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NCJ Number: 71051 Find in a Library
Title: Law Enforcement - Race Relations Committees in Metropolitan Toronto - An Experiment in Police-Citizen Partnership
Author(s): J Gandy; L Cooke
Corporate Author: Social Planning Council of Metropolitan Toronto
Canada
Date Published: 1979
Page Count: 82
Sponsoring Agency: Liaison Group on Law Enforcement and Race Relations
Toronto, Ontario M4W 3J3, Canada
Social Planning Council of Metropolitan Toronto
Toronto, Ontario M4W 3J3, Canada
Sale Source: Liaison Group on Law Enforcement and Race Relations
Publications Dept
185 Bloor Street East
Toronto, Ontario M4W 3J3,
Canada
Language: English
Country: Canada
Annotation: The operations of four Law Enforcement-Race Relations Committees established in Metropolitan Toronto in 1977-79 to promote communication between police and minorities are analyzed and assessed.
Abstract: Three objectives were developed for the pilot committees: (1) to develop a structure that would increase communication between police officials and visible minority groups, (2) to provide members of visible minorities with a channel for conveying their attitudes about police practices to appropriate police officials, and (3) to provide opportunities to interpret methods and procedures associated with effective policing. The monitoring of the pilot committees revealed mixed results. Although the committees have the potential for establishing and maintaining a constructive dialogue between the police and visible minorities, changes are needed in the composition and functioning of the committee and in the input and attitudes of the community and police members. The committees did provide a structure that enabled police and members of the community to meet on a regular basis. Only limited use was made of the structure provided for conveying attitudes of minorities to police officials, because the committees usually dealt with specific complaints rather than patterns of complaints or problems. The need for a fresh look at the limitations of traditional police practices in establishing an ongoing working relationship between police and community is emphasized. Footnotes are provided. Appendixes list committee meetings and interviews and describe an outreach project.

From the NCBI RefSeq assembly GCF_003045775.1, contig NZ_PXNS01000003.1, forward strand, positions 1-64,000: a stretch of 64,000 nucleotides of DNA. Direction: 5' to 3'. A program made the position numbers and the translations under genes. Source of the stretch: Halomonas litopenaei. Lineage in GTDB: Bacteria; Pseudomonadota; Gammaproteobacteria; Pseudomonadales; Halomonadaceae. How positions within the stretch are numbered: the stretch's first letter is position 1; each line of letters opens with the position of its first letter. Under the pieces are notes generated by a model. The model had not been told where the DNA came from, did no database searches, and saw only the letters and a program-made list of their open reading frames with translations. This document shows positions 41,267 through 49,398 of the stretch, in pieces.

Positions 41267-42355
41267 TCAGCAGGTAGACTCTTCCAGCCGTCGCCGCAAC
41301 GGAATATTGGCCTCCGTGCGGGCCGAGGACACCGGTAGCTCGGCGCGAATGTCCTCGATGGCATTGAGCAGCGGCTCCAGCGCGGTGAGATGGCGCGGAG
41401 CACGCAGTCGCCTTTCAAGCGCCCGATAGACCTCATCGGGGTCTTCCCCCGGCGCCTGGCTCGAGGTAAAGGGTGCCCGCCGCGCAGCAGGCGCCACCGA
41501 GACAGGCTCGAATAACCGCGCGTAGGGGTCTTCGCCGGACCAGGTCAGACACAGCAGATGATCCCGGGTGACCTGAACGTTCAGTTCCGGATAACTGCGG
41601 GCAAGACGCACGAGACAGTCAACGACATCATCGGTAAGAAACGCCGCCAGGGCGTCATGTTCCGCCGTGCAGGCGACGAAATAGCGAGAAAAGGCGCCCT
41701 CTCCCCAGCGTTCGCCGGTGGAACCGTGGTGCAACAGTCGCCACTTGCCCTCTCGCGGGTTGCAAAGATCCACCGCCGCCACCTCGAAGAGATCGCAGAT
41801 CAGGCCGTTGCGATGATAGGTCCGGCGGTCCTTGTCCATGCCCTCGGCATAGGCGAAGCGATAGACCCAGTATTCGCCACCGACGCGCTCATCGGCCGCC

Index Term(s): Community relations; Minorities; New England States; Police reform
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http://www.ncjrs.gov/App/publications/abstract.aspx?ID=71051

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